In addition to his administrative work and his support for scholarship, Posner’s own publications constituted major landmarks. Among these are his study on “Strukturalismus in der Gedichtinterpretation” (Posner 1969), his introduction to the German translation of Foundations of the Theory of Signs by Charles W. Morris (1972), his Theorie des Kommentierens (1972), his proposal of classification of dialogue varieties (1972), the focused overview over the “Linguistische Poetik” (1973) or his deliberations on “Theorie der rationalen Kommunikation” (1974), which he developed in dialogue with Habermas and Albert. Among his later landmark publications are Zeichenprozesse – Semiotische Forschung in den Einzelwissenschaften (1977), “Balance of complexity and hierarchy of precision” (1981), Rational Discourse and Poetic Communication (1982) Nach Chomskysche Linguistik (1985), “Zur Systematik der Beschreibung verbaler und nonverbaler Kommunikation: Semiotik als Propädeutik der Medienanalyse” (1986), Classics of Semiotics (1987), Warnungen an die ferne Zukunft. Atommüll als Kommunikationsproblem (1990), “Der Mensch als Zeichen” (1994), “Semiotische Umweltverschmutzung: Vorüberlegungen zu einer Ökologie der Zeichen” (1998), “Fighting Semiotic Pollution in Europe: Dutch and German-Speaking Semiotic Communities in the 20th Century” (1998), “The Reagan Effect: self-presentation in humans and computers” (2000), “Basic tasks of cultural semiotics” (2003), “Post-modernism, post-structuralism, post-semiotics? Sign theory at the fin de Siècle” (2001) and the monumental Semiotik / Semiotics. Ein Handbuch zu den zeichentheoretischen Grundlagen von Natur und Kultur / A Handbook on the Sign-Theoretic Foundations of Nature and Culture (with Robering and Sebeok 1997-2004) as well as the publication of more than 100 much-cited essays in prestigious journals and edited collections.
Posner had an aptitude for founding new series (with important partners such as Meggle and Sebeok: these include the Grundlagen der Kommunikation (de Gruyter), Approaches to Semiotics (Mouton), the Probleme der Semiotik (Stauffenberg) and Zeichen / Körper / Kultur, with Arno Spitz.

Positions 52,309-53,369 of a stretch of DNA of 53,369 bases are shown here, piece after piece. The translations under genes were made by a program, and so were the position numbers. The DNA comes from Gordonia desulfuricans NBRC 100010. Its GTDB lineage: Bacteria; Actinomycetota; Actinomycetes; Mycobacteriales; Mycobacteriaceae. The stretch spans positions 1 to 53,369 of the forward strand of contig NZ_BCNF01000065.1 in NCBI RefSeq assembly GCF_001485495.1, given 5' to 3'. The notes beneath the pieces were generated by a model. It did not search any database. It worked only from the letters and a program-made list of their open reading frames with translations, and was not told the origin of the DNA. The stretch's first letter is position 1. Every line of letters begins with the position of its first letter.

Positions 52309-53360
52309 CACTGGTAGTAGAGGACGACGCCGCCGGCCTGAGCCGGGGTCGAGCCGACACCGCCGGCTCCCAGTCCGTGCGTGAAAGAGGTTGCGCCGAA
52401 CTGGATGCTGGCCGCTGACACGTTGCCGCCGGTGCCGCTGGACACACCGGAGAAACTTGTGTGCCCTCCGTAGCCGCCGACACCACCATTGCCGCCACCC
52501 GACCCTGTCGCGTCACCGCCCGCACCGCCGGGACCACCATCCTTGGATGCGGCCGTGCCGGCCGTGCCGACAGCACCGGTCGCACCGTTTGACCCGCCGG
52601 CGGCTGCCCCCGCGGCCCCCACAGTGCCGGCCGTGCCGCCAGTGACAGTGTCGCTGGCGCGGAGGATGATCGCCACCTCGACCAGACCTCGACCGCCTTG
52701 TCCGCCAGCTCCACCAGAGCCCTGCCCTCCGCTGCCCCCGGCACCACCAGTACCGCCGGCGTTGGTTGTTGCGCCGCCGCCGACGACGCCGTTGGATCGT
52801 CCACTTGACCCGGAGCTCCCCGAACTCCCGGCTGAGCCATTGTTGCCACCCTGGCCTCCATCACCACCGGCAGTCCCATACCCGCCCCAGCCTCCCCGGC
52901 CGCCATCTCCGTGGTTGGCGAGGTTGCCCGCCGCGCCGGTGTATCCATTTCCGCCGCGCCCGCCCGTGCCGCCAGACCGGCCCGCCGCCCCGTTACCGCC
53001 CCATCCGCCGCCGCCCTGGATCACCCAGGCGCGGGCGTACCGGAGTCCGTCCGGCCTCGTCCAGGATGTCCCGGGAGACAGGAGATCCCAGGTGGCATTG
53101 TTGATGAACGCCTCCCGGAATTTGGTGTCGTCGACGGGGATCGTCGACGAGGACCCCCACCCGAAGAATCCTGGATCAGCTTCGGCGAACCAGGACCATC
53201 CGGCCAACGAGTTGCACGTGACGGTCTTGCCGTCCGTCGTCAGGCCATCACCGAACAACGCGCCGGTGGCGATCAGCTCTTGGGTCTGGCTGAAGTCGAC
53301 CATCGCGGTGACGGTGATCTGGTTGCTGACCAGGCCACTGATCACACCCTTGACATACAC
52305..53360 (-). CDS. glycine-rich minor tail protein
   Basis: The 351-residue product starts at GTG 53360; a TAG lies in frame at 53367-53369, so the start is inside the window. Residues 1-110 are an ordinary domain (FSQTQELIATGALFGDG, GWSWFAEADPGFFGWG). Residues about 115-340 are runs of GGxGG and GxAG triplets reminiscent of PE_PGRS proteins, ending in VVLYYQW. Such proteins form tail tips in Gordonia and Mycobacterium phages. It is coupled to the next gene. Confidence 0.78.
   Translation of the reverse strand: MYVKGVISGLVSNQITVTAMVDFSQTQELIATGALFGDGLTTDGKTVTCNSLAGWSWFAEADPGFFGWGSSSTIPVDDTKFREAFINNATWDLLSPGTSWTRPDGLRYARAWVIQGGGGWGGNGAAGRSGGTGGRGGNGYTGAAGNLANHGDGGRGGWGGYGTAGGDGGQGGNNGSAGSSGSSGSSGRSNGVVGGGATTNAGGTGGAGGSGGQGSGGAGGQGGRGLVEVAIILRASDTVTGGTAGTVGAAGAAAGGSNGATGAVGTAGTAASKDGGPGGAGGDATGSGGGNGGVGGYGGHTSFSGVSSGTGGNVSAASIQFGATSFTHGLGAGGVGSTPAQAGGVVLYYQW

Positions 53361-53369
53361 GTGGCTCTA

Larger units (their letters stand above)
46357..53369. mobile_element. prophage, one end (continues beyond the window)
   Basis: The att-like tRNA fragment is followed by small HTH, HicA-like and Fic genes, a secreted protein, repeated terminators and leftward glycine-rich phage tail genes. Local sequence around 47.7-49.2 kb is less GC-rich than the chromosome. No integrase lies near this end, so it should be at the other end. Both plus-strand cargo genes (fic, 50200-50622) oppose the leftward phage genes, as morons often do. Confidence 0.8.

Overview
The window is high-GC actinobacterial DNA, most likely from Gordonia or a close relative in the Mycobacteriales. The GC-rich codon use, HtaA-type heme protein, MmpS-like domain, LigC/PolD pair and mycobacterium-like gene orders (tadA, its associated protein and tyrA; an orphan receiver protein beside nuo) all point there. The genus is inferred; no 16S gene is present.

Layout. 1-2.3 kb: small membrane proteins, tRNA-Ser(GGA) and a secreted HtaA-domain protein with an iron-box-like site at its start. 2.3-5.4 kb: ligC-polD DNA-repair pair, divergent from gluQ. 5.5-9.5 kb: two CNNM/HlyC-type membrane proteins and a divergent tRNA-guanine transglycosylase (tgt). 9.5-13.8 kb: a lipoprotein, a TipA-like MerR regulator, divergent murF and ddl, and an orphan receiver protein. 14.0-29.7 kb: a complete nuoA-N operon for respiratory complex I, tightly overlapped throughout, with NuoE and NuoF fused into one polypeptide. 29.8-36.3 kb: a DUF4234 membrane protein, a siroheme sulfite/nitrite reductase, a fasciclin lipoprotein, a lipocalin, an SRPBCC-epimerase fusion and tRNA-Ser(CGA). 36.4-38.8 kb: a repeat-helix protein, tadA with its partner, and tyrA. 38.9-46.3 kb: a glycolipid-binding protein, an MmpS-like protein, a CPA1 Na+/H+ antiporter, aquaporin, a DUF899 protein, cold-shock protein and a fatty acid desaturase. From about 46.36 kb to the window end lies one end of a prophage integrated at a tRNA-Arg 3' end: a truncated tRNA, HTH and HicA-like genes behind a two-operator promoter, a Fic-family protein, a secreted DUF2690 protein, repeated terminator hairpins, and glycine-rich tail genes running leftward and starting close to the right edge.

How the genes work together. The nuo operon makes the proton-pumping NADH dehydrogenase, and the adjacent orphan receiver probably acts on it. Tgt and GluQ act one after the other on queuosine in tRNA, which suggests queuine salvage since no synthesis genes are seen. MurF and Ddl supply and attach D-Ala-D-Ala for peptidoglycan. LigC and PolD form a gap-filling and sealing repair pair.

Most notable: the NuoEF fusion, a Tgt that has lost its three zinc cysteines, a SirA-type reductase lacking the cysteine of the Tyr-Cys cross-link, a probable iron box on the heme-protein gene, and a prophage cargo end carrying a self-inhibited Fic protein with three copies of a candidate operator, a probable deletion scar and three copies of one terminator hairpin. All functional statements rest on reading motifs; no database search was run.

A committed generalist and polymath, Posner repeatedly protested against “the pigeonholing of expert scientists” [“das Schubladendenken der Fachwissenschaftler”]. Questions and methods of literary, music and art sciences seemed to have so much in common, that he was only able to explain their scientific self-isolation sociologically. His transdisciplinary commitment envisioned a “general culture theory on a semiotic basis” [“allgemeinen Kulturtheorie auf semiotischer Basis”], which ought to visualise to the “partially withered science logicians” [“teilweise vertrockneten Wissenschaftslogikern”], and demonstrate “how important communication is both as item and method of the sciences” [“wie wichtig Kommunikation ist als Gegenstand und Methode der Wissenschaften”]. In linguistics, he saw a possible model for other disciplines in the Humanities. Posner strived to be able to “formulate literary (science) theory as culture (science) theory intersubjectively reconstructible” [“Literatur(wissenschafts)theorie als Kultur(wissenschafts)theorie intersubjektiv rekonstruierbar zu formulieren”]. He also yearned for “polyglot dialogue”, while making suggestions for medicinal therapy, for urban development, traffic planning and for semiotic pollution.
A truly visionary thinker with a relentless drive to augment, reform and promote intellectual life, Posner’s contribution to semiotics and recent transdisciplinary thought is difficult to overestimate. The magnitude of his loss corresponds to the breathtaking reach of his exploration of mental and social life.